By AMERICAN HEART ASSOCIATION NEWS
Researchers may have developed a more reliable way to predict the risk of heart attack and stroke in astronauts – and the technique may eventually help gauge the same danger for regular folks on Earth, too.
NASA astronauts currently undergo a special screening method that scans coronary arteries for a buildup of calcified plaque. This calcium scan, which is not routinely done in clinical practice, is a powerful tool in assessing cardiovascular risk. Yet scientists have had trouble integrating the results from these scans with traditional risk factors for heart disease, such as high cholesterol, high blood pressure, diabetes and family history of heart attack.
But researchers have developed a new equation that combines the calcium scan scores with those well-established risk factors. The result is a more accurate way to predict a person’s risk for having a stroke or developing heart disease within the next 10 years, according to findings published Monday in the American Heart Association journal Circulation.
“The application for NASA is incredibly important. You can imagine if someone had a heart attack in space, it would be catastrophic for the person and the mission,” said Dr. Amit Khera, a cardiologist and the lead author of the study.
“But we were kind of serving two masters in this project. Obviously for NASA, it’s a tool they need to help in decision-making for astronauts in their missions,” said Khera, a professor of medicine at UT Southwestern Medical Center in Dallas. “But for terrestrial medicine as well, it has lots of potential applications in terms of helping us predict better who’s at risk for heart attack and stroke, and who might need more intensive treatments.”
The new risk scoring system is the first to help predict both heart disease and stroke, said Dr. Michael Blaha, a cardiologist not involved in the new study. It also looked at a younger age group than a similar heart disease risk calculator developed several years ago that also incorporated calcium scan results. That calculator, which Blaha helped develop, was based on patients at an average age of 65. In the new study, the average age was 51.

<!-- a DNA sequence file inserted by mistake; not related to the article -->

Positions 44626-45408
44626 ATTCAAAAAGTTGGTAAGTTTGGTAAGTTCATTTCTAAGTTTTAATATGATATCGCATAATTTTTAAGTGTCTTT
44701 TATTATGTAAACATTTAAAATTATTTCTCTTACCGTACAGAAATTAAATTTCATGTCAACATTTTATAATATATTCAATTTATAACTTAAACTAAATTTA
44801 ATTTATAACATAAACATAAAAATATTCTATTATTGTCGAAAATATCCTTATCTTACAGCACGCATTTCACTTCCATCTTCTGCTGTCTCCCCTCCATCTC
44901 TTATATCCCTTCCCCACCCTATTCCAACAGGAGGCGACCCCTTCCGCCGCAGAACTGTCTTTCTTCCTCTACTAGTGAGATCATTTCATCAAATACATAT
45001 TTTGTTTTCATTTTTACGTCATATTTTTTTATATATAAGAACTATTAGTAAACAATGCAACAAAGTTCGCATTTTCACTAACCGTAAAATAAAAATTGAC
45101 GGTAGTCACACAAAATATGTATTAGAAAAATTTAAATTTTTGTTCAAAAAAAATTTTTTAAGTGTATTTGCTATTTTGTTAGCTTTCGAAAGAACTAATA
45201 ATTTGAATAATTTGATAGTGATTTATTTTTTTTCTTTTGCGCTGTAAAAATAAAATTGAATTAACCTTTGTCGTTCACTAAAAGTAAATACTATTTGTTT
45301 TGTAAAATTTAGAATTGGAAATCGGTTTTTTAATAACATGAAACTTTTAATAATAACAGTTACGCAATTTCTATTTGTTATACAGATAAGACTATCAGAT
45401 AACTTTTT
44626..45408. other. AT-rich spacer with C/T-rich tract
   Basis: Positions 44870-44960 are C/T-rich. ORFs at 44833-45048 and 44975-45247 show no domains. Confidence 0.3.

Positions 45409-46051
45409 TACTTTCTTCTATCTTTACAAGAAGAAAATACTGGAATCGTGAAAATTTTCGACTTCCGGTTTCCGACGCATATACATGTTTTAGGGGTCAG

“It’s been clear within the last several years that the calcium score by far adds the most risk-predictive value on top of traditional risk factors, and this study helps confirm that,” said Blaha, director of clinical research for the Johns Hopkins Ciccarone Center for the Prevention of Heart Disease in Baltimore.
“I like this new risk score. The only thing I’m not certain of is where it will fit in and what the clinical impact will be,” he said. “I don’t know how unique will it be in the space of risk prediction tools, which is already crowded.”
For astronauts and other professions that come with a high level of danger, better cardiovascular risk calculators can be crucial. But having such tools available for the general population could help improve medical efficiency, Khera said.
Doctors already rely on certain risk factors to help gauge the need for prescriptions such as cholesterol-reducing statins or whether they should suggest a daily aspirin regimen for patients, he said. A new risk calculator could help medical professionals refine those assessments.
“Hopefully, we can eventually apply this tool in office-based practices to … communicate better [with patients] about their risk and do that with more accuracy, so we can determine what might be the best treatment for them,” Khera said.
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